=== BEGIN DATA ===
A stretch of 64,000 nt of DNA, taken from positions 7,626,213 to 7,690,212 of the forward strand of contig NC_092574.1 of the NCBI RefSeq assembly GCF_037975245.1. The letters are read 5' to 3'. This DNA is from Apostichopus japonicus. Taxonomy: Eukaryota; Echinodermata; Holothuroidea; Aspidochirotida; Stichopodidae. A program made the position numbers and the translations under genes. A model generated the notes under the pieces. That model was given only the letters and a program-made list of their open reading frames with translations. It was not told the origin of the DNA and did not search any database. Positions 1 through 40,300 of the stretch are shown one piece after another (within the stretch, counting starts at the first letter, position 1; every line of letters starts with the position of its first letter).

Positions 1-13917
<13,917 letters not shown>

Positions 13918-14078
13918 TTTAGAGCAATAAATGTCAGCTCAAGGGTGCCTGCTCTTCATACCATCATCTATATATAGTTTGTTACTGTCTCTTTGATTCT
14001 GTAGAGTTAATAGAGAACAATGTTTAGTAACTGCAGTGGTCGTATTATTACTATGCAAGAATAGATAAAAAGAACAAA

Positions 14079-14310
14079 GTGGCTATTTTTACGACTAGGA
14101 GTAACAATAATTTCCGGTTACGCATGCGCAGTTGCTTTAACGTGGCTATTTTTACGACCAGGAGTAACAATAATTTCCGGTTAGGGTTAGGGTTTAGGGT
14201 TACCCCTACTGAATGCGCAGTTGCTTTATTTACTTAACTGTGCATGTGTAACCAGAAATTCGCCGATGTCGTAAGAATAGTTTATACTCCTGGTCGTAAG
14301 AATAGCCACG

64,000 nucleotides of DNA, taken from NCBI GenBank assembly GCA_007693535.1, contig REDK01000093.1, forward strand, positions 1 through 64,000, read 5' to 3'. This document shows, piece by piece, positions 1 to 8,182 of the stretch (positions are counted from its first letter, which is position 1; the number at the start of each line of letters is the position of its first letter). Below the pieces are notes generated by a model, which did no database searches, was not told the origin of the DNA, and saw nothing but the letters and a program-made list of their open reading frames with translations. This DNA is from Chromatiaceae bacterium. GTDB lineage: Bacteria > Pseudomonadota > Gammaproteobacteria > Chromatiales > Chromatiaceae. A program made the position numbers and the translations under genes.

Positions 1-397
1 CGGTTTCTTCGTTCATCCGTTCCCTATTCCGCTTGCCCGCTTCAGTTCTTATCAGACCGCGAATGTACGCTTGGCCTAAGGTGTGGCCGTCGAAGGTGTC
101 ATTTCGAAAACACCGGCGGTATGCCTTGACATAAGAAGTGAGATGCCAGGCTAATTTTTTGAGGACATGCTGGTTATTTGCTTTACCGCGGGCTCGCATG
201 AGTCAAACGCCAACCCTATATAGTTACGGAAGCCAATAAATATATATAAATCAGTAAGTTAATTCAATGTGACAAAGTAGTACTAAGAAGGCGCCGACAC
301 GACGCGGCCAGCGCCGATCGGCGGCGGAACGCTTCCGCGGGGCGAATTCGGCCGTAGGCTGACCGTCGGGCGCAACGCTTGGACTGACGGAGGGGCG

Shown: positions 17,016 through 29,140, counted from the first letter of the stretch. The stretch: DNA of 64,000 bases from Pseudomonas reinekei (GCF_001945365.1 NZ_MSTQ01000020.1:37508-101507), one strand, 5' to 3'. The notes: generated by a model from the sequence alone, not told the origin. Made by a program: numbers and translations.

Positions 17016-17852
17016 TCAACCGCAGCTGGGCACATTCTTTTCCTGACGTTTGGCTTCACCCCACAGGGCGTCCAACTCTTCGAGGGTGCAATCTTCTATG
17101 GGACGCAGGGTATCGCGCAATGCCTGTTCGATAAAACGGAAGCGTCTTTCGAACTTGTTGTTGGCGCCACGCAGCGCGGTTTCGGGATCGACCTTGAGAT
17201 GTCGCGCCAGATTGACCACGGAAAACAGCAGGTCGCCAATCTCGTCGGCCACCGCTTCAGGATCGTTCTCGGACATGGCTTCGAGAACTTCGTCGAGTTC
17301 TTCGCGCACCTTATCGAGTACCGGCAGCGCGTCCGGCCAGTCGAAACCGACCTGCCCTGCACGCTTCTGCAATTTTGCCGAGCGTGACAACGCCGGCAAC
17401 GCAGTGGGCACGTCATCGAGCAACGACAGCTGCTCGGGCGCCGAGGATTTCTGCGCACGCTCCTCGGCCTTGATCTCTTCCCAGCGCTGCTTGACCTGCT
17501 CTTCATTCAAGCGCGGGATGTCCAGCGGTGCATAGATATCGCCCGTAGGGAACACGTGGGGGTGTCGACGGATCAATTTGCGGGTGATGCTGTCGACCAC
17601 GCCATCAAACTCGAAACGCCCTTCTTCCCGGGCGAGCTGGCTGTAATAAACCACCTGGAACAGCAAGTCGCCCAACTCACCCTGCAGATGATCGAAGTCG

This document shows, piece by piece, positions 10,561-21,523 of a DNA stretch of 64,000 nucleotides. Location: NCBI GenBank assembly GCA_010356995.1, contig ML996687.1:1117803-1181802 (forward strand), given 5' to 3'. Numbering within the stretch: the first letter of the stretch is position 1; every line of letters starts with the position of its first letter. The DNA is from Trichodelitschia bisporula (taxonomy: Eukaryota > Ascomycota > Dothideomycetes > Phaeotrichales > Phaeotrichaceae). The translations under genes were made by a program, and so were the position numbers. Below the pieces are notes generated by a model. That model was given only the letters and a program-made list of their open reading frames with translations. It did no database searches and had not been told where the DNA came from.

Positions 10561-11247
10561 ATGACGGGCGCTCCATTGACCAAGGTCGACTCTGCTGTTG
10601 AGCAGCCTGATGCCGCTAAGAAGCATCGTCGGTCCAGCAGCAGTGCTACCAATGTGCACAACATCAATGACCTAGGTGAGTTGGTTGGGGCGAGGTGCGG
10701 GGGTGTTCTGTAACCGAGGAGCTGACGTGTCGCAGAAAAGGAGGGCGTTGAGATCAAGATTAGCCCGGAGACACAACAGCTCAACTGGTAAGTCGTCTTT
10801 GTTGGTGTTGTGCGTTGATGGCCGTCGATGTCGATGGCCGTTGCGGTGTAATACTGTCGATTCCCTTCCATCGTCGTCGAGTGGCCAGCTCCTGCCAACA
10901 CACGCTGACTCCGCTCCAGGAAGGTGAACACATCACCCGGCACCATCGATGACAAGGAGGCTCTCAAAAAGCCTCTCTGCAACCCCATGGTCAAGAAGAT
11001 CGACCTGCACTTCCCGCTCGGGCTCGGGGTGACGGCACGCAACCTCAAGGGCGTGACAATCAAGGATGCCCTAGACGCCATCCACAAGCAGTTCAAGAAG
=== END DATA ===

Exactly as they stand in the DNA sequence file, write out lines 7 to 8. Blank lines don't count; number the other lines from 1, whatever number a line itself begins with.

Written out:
Positions 14079-14310
14079 GTGGCTATTTTTACGACTAGGA